When the MTA releases its 2014 budget in a few weeks, transit advocates and budget wonks alike will be rubbing their hands with glee, rather than dread. While the budget will likely contain some bad news and dismaying long-term projections, the big question of the month will finally be answered: Just what does the MTA plan to do with that extra $40 million?
For the better part of 2013, we’ve heard a lot about Gov. Andrew Cuomo’s transit largesse. As part of an increase in available state money, Cuomo upped his executive contribution to the MTA by around $40 million, and the MTA suddenly has an unexpected windfall to spend. A few months ago, the tug-of-war began with politicians calling for increased service and labor leaders calling for increased salaries. Only a few have urged the MTA to use this drop in the bucket to pay down its crushing debt load, and one way or another, it seems, the public will benefit in the short-term from the $40 million while the MTA’s long-term needs are ignored.
Lately, the battle has been heating up, and two competing editorials argued for the money this weekend. In the Daily News, John Raskin of Riders Alliance — of which I am a board member — and Gene Russianoff called for better transit service. The two write:
The need for expanded service is more pressing than ever. Ridership is at its highest level since 1950. The subways and buses are packed. Ongoing repairs from Sandy are causing additional hardships for R and G train riders, with future repairs likely to cause trouble on many other trains as well.
Riders are paying more money for less service. Fares have gone up four times in six years, at a pace that the state controller found to be more than double the rate of inflation. The base fare jumped from $2 in 2008 to $2.50 in 2013 — and the 30-day card increased from $81 to $112 during the same period. Meanwhile, the MTA still has not restored most of the service that was eliminated in 2010, putting back less than one-third of the $93 million that was chopped from the budget in the depth of the recession.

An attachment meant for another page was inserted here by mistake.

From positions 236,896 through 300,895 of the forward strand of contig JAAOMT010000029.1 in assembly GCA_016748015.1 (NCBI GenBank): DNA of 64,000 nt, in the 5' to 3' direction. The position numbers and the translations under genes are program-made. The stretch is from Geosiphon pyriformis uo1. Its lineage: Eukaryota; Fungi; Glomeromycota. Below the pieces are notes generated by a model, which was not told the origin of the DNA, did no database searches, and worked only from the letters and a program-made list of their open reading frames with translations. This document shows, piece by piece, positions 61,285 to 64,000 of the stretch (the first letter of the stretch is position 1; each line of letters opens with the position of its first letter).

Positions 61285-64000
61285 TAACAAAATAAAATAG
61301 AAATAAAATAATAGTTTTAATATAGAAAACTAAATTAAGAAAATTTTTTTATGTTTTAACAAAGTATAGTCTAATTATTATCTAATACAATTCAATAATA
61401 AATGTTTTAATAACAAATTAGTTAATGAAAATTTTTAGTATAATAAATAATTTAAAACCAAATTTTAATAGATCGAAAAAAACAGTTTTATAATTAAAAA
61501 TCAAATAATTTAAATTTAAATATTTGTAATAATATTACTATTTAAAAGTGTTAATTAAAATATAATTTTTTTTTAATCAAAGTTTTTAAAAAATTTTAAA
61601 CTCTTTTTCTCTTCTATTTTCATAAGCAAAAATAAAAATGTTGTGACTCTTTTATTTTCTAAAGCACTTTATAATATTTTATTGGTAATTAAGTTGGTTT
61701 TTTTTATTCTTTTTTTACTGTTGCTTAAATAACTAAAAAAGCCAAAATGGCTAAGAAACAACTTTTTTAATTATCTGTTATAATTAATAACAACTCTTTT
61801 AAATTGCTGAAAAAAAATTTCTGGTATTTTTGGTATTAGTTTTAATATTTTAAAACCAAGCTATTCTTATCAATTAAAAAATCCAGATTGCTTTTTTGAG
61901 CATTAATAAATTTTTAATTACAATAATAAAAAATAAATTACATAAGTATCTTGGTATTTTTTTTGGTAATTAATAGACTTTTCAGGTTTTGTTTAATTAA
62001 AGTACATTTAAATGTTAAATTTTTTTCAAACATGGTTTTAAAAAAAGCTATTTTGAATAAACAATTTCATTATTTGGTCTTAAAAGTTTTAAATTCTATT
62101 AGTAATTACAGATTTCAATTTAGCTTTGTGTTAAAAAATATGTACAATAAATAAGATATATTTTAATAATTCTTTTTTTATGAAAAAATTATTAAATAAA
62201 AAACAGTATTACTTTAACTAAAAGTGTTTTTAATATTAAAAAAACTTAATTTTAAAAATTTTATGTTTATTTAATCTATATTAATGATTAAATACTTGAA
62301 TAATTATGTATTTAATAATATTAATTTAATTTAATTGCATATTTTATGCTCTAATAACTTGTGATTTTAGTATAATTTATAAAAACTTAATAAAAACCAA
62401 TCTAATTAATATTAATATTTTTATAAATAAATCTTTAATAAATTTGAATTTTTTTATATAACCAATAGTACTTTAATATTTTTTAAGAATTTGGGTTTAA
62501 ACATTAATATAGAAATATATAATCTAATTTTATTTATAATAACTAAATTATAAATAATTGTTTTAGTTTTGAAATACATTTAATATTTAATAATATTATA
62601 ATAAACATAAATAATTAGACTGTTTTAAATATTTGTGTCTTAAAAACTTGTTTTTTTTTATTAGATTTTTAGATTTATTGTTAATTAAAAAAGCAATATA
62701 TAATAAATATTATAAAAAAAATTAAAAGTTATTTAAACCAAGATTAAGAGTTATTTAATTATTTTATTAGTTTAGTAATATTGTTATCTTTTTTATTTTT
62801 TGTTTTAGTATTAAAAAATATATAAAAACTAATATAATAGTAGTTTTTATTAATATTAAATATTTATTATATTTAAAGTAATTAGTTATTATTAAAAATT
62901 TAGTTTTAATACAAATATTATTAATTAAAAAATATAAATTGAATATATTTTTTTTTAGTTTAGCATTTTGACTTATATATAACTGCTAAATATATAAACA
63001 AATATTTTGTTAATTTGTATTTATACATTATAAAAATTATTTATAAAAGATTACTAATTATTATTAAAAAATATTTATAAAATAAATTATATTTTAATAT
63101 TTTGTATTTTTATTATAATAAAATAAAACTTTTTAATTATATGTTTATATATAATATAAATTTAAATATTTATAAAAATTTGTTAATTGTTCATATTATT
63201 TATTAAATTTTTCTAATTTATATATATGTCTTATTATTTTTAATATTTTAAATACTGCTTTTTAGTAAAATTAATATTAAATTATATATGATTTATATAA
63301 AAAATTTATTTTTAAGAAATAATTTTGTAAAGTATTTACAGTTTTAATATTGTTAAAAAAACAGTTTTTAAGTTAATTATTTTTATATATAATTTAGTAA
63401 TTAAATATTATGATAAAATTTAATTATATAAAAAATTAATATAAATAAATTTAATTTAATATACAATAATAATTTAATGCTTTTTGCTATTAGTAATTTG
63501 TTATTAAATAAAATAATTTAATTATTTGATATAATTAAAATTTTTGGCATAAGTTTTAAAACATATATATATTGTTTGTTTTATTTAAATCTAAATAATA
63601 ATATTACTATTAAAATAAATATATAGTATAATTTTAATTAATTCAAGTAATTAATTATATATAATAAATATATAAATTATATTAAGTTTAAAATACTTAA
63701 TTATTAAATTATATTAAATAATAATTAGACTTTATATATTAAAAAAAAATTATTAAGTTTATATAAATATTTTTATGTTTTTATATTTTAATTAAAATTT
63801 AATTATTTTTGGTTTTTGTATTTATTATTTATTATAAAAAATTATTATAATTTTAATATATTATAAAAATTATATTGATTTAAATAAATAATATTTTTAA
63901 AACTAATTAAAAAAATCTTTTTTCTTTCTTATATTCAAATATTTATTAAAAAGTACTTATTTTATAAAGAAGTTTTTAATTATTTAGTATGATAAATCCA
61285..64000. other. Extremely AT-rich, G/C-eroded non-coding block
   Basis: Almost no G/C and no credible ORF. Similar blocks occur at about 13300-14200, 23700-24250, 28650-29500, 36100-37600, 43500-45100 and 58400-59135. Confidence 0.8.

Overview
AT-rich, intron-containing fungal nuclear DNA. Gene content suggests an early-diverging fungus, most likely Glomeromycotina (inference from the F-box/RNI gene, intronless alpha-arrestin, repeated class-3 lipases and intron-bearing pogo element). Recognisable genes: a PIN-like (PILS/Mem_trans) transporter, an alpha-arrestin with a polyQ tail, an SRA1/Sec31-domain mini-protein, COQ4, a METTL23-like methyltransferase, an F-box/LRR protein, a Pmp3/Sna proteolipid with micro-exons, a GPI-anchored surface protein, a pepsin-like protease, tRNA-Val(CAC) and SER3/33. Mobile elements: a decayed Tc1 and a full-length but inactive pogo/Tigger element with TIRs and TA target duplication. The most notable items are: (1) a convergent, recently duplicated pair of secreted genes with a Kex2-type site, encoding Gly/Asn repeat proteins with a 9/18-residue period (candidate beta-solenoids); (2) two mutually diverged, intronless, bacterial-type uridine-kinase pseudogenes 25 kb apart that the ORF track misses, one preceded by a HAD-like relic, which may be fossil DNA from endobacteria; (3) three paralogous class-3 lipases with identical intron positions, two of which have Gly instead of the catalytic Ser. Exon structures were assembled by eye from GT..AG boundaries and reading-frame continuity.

Restoring subway and bus service is not only possible because of a recovering economy; it is also necessary for New York to truly maximize its economic potential in the years to come. Our transit system is the lifeblood of the region’s economy, moving more than 7 million people every day to work, school, shopping and other appointments, and making a much-needed dent in productivity-killing traffic congestion. Improving service is an investment in jobs, economic growth and future tax revenue.
Specifically, they call for increased off-peak service for subways, restored bus lines, and more LIRR and Metro-North trains as well. I’m still hesitant to embrace the call for reactivating lost bus routes as those routes never had the ridership to justify service in the first place, but perhaps I’m falling for my own chicken-egg problem. If we add buses and encourage regular and predictable (or observable) service, maybe ridership will increase. If the MTA is investing in its service offerings, the other requests are no-brainers.
Meanwhile, on Long Island, the chair of the LIRR Commuter Council has issued his own wishlist in the form of a Newsday Op-Ed. He too requests an increase in off-peak LIRR service; more security measures for some of the system’s lesser-used stations; increased spending on cleaning, maintenance and waiting room hours; more wheelchair access; and fare reduction. His requests are reasonable, but it’s not clear if Mark Epstein understands how little $40 million is. If the MTA devoted the entire surplus to its fares, it would reduce any looming fare hike by less than one percentage point. It hardly seems worth contributing even a token amount of this money toward alleviating a fare hike because it won’t achieve much at all.
Ultimately, though, I’m still left with the uncomfortable feeling that everyone is arguing over something that will soon disappear. The MTA has a little extra money to spend for one year, but there’s no guarantee that money will remain in place in subsequent years. If the funding stream dries up, the agency will be left with a larger operating deficit, and we haven’t even accounted for the fact that the MTA’s budget rests on a shaky foundation of a net-zero wage increase. If net-zero is unobtainable, the $40 million will evaporate before a single extra train can roll down the tracks.
The politically expedient move is to spend the money on customers. The token gesture would placate politicians and irate straphangers. The economically expedient move is to spend the money reducing future debt loads even by just a little bit. I have a sneaking suspicion though the former will win out.